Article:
9. Set yourself up for the future
The first year of blogging I believe is just a whole bunch of running around in circles trying to figure yourself out, your website, your presence in the online community, and ultimately finding your groove.
But whatever you do, make sure you’re implementing best SEO practices, start applying to affiliate programs like Amazon Associates, RewardStyle, FlexOffers, and ShareASale to get paid. You may not make much more than a few cents but the money will start rolling in as you begin getting more traffic.
10. You will have to go back to your old posts more times than you’d like
Remember when I said you’ll never stop learning? As you continue to learn new things, you’ll continue to go back to your old blog posts to revamp, optimize, and change things up to maximize their potential to earn and get seen by more people.
Or you might be like me and change your brand colors a few times, then have to go back and change out the pins with new pins with the new brand colors because of your OCD.
11. Stop worrying about perfection and move on
It’s so hard to want to click the “publish” button after you’ve taken hours writing a blog post. Because you may not like how something looks or sounds, or the topic just isn’t exactly what you wanted.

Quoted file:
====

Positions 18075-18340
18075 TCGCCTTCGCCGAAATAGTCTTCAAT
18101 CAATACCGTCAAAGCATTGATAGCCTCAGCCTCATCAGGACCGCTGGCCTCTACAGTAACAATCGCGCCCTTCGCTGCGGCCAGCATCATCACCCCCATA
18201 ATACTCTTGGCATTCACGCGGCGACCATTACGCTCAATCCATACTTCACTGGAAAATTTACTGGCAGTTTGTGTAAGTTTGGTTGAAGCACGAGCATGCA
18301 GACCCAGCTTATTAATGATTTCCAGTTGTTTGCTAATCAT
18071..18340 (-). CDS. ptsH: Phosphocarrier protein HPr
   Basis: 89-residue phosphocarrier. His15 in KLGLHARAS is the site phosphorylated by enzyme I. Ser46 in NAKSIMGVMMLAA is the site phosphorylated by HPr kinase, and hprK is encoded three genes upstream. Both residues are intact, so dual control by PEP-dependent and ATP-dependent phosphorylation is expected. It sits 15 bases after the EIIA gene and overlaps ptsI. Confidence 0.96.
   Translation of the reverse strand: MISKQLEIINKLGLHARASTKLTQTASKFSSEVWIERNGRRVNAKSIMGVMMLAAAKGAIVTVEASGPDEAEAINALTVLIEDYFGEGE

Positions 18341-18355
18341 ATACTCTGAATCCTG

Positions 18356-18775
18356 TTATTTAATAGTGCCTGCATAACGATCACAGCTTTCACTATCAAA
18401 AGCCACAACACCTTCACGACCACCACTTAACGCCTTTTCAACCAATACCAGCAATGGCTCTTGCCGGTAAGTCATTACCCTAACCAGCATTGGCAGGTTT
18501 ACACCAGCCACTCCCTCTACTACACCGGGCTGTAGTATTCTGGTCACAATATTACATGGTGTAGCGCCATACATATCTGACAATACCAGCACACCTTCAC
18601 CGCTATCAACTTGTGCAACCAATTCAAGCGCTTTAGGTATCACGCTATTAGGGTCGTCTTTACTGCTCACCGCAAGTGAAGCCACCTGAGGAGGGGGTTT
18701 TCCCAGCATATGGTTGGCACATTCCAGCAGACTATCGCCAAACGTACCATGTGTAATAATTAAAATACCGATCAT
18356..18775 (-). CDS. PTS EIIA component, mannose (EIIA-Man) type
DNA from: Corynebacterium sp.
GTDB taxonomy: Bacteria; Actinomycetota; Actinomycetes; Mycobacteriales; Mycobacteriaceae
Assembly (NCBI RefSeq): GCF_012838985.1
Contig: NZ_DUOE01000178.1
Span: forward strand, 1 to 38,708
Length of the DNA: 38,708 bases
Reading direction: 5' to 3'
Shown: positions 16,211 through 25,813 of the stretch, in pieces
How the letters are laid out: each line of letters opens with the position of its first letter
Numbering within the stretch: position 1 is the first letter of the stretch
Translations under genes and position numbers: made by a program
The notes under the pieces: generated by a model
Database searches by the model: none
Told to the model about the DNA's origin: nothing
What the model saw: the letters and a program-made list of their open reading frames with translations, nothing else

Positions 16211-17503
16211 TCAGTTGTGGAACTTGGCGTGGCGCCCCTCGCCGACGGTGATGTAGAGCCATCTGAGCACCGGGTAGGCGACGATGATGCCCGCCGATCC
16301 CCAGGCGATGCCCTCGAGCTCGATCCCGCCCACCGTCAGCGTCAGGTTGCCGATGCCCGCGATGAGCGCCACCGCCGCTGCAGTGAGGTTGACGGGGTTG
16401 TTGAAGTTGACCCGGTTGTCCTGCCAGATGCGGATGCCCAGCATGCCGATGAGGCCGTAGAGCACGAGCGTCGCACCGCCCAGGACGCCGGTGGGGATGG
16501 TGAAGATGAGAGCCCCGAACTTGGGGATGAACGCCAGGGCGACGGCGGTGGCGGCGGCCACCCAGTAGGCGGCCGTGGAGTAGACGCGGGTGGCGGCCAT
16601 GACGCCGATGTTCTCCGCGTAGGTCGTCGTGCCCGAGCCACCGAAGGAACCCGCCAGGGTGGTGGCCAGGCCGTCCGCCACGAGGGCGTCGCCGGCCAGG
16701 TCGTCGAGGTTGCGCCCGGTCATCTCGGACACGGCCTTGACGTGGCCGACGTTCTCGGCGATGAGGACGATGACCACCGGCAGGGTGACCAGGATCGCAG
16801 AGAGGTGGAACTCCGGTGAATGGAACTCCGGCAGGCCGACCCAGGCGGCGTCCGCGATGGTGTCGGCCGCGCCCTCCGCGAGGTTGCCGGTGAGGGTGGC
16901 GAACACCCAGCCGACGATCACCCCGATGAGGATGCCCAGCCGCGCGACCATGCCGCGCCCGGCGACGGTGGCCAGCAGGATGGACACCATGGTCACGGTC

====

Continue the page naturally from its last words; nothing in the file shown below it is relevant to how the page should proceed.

Whatever the reason may be, you just need to publish it. And you can always go back and change things here and there.
I had a very hard time at the beginning of my blogging journey trying to figure out my voice and wondering if I sounded too “this” and “that”. Just be yourself, write for your readers (and for Google of course), and let it be.
12. You have to put in the work, the time, and the effort
As you already know, blogging is not a get-rich scheme. You can’t expect to write 50 blog posts, never go back and optimize, never learn new things, never advertise your blog posts (especially at the beginning), and expect to magically grow overnight.
Yes, very successful bloggers who took years of hard work to get to where they are can essentially work 5 to 10 hours a week and still make more than we could imagine.
However, if you’re reading this blog post on the 12 things I’ve learned in my 12 months of blogging, then you’re probably still in the building phase of blogging.
And building means, putting in late-night hours or early morning hours to get new content out each week, creating pins, brainstorming new ways to earn a passive income, and spending the time to sit and learn about SEO and other ways to grow your blog.
First Year of Blogging Wrap
I think we can all agree that blogging is not easy work. It’s time-consuming, takes a lot of work and patience, and can sometimes feel very tedious.
But all at the same time, we can agree that blogging can be extremely rewarding and a lot of times fun. You’ve got to have some sort of passion for writing, helping others, or making money to even get started in this blogging world and make it to the 12 months of blogging mark.
I hope my 12 lessons learned in the 12 months of blogging resonated with you and you continue to stay motivated to push through all of the blogging obstacles!